August is a wonderful time in central Indiana. Kids are holding onto the fleeting moments of summer by making nightly attempts to extend their bedtime and plugging their ears before the dreaded school bell tolls once again. Parents, on the other hand, are yearning for a little peace and quiet while dragging their kids to the local department store to make sure their children are fully equipped with all the materials needed for the new school year.
Even though their kids may be fully prepared to return to school, parents may be forgetting to provide them with their most important tool; immunizations. The best laid plans to achieve the smooth transition to the new year can go awry if a child is out sick.
August is National Immunization Month and that’s just what immunizations do, keep your child healthy and ensure he or she isn’t falling behind. Immunizations are the gatekeeper to a community’s health. In an immunized community, that gatekeeper isn’t letting any serious illness pass through its gates. When parents immunize their children not only are they protecting their own child, they’re helping prevent the spread of disease throughout the daycare or school their child attends.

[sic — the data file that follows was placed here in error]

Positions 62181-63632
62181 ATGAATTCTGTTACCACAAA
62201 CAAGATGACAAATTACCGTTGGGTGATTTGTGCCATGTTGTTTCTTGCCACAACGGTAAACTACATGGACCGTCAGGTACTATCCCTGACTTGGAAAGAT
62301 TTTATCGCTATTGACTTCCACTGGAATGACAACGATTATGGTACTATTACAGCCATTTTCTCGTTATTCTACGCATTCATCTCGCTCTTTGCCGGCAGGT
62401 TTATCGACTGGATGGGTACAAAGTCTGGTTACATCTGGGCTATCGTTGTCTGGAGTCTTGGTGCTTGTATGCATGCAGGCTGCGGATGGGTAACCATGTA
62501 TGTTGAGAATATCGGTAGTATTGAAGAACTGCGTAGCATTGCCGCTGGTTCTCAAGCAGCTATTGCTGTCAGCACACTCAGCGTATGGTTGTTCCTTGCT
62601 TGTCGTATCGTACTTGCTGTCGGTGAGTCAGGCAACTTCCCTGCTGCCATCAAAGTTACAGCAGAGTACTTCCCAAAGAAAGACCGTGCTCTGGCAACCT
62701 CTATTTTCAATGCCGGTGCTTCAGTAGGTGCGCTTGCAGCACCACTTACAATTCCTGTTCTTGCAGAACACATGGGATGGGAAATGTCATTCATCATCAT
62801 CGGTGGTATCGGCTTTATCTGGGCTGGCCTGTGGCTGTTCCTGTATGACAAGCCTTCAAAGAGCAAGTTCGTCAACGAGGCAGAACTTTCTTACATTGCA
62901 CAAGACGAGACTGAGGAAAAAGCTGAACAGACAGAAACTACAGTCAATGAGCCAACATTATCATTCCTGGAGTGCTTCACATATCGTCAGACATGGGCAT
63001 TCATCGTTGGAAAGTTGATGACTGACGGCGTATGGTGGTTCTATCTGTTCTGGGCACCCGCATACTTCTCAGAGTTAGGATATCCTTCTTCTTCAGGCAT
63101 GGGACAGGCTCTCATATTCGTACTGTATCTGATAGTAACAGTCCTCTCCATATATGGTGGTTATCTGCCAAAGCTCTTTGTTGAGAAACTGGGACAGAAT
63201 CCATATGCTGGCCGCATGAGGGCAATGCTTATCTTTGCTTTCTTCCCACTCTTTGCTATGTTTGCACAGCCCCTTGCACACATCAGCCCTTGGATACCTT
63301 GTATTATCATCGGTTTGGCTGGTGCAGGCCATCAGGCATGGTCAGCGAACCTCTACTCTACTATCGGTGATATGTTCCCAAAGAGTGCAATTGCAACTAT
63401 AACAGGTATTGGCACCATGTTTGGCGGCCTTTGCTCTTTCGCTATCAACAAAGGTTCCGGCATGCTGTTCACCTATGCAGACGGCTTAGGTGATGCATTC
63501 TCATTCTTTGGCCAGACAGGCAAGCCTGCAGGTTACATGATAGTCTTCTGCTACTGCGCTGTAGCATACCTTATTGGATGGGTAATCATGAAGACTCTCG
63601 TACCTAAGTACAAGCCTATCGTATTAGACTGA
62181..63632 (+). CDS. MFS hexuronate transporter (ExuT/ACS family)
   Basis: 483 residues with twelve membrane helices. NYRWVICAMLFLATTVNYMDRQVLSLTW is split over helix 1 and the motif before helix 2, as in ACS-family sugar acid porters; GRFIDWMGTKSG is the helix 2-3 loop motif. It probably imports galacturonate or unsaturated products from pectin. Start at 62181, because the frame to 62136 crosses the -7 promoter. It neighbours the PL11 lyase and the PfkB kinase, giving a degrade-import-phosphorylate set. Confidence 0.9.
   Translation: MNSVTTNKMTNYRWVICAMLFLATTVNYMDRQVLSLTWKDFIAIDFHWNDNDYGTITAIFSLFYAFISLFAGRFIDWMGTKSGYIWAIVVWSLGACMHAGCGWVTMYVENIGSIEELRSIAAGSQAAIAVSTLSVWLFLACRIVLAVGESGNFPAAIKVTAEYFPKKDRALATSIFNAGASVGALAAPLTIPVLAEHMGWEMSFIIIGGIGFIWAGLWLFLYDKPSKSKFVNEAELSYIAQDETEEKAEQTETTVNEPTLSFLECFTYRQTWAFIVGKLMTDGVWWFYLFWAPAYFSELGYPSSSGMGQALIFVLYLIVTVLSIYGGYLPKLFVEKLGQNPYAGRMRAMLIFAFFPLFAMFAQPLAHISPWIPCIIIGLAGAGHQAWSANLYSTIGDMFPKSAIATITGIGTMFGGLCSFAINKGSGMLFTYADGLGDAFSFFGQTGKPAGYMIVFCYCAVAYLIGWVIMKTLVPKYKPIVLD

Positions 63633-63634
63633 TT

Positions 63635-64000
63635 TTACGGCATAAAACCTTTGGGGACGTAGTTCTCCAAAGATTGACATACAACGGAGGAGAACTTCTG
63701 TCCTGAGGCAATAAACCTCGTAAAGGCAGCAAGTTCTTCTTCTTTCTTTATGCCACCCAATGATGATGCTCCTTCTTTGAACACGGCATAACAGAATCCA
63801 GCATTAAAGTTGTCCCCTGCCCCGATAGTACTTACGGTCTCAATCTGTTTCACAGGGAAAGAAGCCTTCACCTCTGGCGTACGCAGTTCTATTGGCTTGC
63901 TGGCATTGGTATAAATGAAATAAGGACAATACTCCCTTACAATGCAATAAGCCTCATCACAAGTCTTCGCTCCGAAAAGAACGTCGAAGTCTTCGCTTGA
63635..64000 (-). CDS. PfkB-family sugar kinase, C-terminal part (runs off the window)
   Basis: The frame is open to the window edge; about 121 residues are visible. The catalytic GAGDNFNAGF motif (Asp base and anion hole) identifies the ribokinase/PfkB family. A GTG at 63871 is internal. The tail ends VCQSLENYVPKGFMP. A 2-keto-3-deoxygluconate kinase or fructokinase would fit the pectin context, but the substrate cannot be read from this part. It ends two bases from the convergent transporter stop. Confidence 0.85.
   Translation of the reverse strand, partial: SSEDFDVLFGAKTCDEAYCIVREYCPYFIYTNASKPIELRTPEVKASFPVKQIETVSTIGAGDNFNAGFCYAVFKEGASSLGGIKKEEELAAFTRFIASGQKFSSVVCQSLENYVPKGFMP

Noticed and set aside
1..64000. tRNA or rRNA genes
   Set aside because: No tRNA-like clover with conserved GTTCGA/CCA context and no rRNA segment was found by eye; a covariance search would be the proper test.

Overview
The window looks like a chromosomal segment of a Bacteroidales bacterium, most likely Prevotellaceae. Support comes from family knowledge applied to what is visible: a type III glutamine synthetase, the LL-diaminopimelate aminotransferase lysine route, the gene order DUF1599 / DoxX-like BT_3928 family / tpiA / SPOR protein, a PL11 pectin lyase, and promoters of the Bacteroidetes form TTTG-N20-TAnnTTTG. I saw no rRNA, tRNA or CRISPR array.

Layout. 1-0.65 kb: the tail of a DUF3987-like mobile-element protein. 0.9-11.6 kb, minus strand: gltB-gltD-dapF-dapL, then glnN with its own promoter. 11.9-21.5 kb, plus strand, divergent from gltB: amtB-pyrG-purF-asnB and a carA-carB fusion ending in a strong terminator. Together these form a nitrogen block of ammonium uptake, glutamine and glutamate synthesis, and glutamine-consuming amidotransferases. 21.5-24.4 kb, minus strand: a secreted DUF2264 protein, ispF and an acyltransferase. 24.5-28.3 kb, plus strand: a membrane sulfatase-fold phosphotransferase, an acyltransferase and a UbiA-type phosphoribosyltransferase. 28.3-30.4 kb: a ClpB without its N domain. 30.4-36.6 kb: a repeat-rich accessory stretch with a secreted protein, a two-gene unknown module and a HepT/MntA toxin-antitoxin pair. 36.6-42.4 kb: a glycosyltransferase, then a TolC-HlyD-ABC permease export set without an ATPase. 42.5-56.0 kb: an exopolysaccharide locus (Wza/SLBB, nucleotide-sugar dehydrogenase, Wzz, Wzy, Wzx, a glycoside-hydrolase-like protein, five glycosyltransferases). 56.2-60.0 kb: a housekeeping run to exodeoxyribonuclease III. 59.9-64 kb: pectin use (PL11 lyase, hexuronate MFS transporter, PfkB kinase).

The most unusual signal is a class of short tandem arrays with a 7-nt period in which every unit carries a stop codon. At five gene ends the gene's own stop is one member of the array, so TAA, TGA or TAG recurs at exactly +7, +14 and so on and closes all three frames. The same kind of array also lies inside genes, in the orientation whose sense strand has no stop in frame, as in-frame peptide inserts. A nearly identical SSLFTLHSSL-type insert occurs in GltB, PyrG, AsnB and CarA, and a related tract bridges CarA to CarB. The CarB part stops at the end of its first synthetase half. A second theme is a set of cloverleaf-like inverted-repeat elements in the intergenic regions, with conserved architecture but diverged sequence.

That duty to protect the community doesn’t end when the child enters high school since incoming freshmen are required to have boosters and new vaccines as well. Measles especially has been one of the bigger diseases to re-surface, with the Centers for Disease Control and Prevention (CDC) reporting 1,109 cases as of July 3 in this calendar year alone. The number, which is the highest figure since 1994, tells a different story than the announcement at the turn of the century of the disease’s eradication.
The CDC recommends that people get an MMR vaccine to protect against measles, mumps, and rubella. Children should get two doses of MMR vaccine, starting with the first dose at 12 to 15 months of age, and the second dose at 4 through 6 years of age. Teens and adults should also be up to date on their MMR vaccination. All of us lead busy lives carrying too much responsibility to risk get-ting sick or having to stay home with sick children. Vaccines can help everyone stay healthy and avoid missing school or work, and also help prevent illnesses that can lead to hospitalization or even death. If you can avoid getting sick, you will have more time for your family, friends and hobbies.
If you are in need of a pediatrician for your child or a primary care physician for yourself or someone else, please call 317-880-7666 or visit www.eskenazihealth.edu/doctors.